One of my Christmas wishlist items was Nigella Christmas. Sure a lot of the recipes are reworked from previous books but it’s a stunning tome indeed and the reworkings are certainly of the very Christmassy kind. And because I am a Nigella obsessive I knew that I had to get it so I popped it on the wishlist. I’m usually very strict about waiting for Christmas until opening a present but I convinced my husband that I needed this gift early, if only to make one item from it in time for Christmas dinner-the Gleaming Maple Cheesecake.
It’s no surprise that this cheesecake is gloriously good. The taste of the raw batter is delicious and the smell of it baking even more so. And the taste? Well it’s something so aromatically beautiful that you wonder why this is the first you’re seeing of this recipe. It would be perfect for an Autumnal party or even a Thanksgiving dinner too.
It’s another Nigella cheesecake recipe baked in a waterbath. Most of the cheesecake recipes that I’ve made of hers have required a water bath and they’re fantastically light and ambrosial. The other wonderful cheesecakes that I’ve made from her books are the Chocolate Lime cheesecake from Nigella Bites and Pumpkin cheesecake from Feast. If I would bestow a title to her, it’s Queen of the Cheesecakes. With the release of secret documents, apparently Nigella declined receiving an OBE or MBE from the Queen so I hope she would accept the title of Queen of Cheesecakes, and I have a feeling she might.
Gleaming Maple Cheesecake
- 8 digestive biscuits (about 200g/7ozs)
- 75g/2.5 ozs pecans
- 85g/3oz softened butter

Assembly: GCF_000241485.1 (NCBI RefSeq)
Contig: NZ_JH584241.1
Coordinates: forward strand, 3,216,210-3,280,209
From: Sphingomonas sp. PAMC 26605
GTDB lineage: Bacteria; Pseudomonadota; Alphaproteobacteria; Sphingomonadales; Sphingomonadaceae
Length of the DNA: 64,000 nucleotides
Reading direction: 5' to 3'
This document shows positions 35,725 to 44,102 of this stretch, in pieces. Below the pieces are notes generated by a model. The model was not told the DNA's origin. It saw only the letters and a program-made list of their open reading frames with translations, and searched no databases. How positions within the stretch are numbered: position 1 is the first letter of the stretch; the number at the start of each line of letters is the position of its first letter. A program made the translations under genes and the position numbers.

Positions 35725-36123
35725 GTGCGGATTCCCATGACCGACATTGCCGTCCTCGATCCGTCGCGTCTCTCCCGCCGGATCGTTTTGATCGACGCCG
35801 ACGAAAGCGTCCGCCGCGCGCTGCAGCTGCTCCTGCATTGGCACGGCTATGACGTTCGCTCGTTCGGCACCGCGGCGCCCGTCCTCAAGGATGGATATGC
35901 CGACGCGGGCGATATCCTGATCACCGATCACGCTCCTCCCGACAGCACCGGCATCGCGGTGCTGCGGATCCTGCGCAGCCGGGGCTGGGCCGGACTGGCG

- 600g/21.2ozs cream cheese at room temperature (you can also achieve this temperature using the microwave on 30% heat in 30-60 second bursts but make sure you remove all of the foil!)
- 50g/1.75 ozs caster sugar
- 2 teaspoons cornflour
- 125ml/4.2 fl oz maple syrup plus more for pouring on top
- 4 eggs at room temperature
- 1/2 teaspoon lemon juice
1. Preheat the oven to 160C fan forced. Blitz the biscuits in a food processor until crumbled finely. Add pecans and blitz again and then add butter until it comes together. Press into a greasproof paper lined 20cm diameter springform pan and place in the fridge while you do the filling (if you also line the sides with greaseproof paper it’s much easier to remove).
2. Put a kettleful of water on the boil. In the cleaned food processor (I couldn’t be bothered washing and drying one so I used my Kitchenaid with the paddle attachment) beat the cream cheese, sugar, maple syrup and cornflour until smooth. Add eggs one at a time. Add lemon juice.
3. Put 2 layers of foil around the tin to prevent any water from the water bath from getting in. It’s useful to have that wider foil for this task if you have it. I didn’t and it was still ok though.
4. Place tin in a deep baking dish and pour filling into the foil lined tin. Then pour the boiling water around the cheesecake so that it sits in a bath being careful not to splash any on the cheesecake itself.
5. Carefully transfer to the oven and bake for 1 1/4 hours although you may want to check at 1 hour. The outside should be set and the inside with a hint of wobble which will firm up in the fridge. Mine developed a crack in it but this wasn’t a fatal one. Remove the foil and cool on a wire rack and when cold, place in the fridge overnight covered with clingfilm.
6. Unclip the springform tin and unmould from the edges. Place on a serving plate (I always leave the cheesecake on the springform base) and then drizzle over with some maple syrup.
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